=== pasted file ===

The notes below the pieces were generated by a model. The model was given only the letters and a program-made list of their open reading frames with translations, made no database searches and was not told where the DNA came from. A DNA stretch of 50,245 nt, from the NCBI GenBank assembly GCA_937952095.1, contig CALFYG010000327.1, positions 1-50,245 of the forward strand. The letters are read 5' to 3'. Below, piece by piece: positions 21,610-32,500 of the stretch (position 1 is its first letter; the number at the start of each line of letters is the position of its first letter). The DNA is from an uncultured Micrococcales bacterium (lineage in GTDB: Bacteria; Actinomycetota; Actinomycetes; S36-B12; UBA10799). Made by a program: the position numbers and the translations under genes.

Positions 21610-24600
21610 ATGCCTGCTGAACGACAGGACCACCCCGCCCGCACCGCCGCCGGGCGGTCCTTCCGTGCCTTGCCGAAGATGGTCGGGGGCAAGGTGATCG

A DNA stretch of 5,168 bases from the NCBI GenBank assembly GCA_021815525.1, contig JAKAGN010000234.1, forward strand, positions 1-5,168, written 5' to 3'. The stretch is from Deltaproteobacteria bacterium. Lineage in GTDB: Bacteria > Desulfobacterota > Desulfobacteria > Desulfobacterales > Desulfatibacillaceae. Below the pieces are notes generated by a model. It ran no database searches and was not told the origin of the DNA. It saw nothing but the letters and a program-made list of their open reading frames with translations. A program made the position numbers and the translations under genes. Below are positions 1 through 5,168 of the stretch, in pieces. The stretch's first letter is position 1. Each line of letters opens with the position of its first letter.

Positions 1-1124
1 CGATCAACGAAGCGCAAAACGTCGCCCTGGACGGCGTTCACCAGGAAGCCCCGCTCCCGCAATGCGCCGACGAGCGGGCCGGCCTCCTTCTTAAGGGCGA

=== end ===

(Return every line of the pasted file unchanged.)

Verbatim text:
The notes below the pieces were generated by a model. The model was given only the letters and a program-made list of their open reading frames with translations, made no database searches and was not told where the DNA came from. A DNA stretch of 50,245 nt, from the NCBI GenBank assembly GCA_937952095.1, contig CALFYG010000327.1, positions 1-50,245 of the forward strand. The letters are read 5' to 3'. Below, piece by piece: positions 21,610-32,500 of the stretch (position 1 is its first letter; the number at the start of each line of letters is the position of its first letter). The DNA is from an uncultured Micrococcales bacterium (lineage in GTDB: Bacteria; Actinomycetota; Actinomycetes; S36-B12; UBA10799). Made by a program: the position numbers and the translations under genes.

Positions 21610-24600
21610 ATGCCTGCTGAACGACAGGACCACCCCGCCCGCACCGCCGCCGGGCGGTCCTTCCGTGCCTTGCCGAAGATGGTCGGGGGCAAGGTGATCG

A DNA stretch of 5,168 bases from the NCBI GenBank assembly GCA_021815525.1, contig JAKAGN010000234.1, forward strand, positions 1-5,168, written 5' to 3'. The stretch is from Deltaproteobacteria bacterium. Lineage in GTDB: Bacteria > Desulfobacterota > Desulfobacteria > Desulfobacterales > Desulfatibacillaceae. Below the pieces are notes generated by a model. It ran no database searches and was not told the origin of the DNA. It saw nothing but the letters and a program-made list of their open reading frames with translations. A program made the position numbers and the translations under genes. Below are positions 1 through 5,168 of the stretch, in pieces. The stretch's first letter is position 1. Each line of letters opens with the position of its first letter.

Positions 1-1124
1 CGATCAACGAAGCGCAAAACGTCGCCCTGGACGGCGTTCACCAGGAAGCCCCGCTCCCGCAATGCGCCGACGAGCGGGCCGGCCTCCTTCTTAAGGGCGA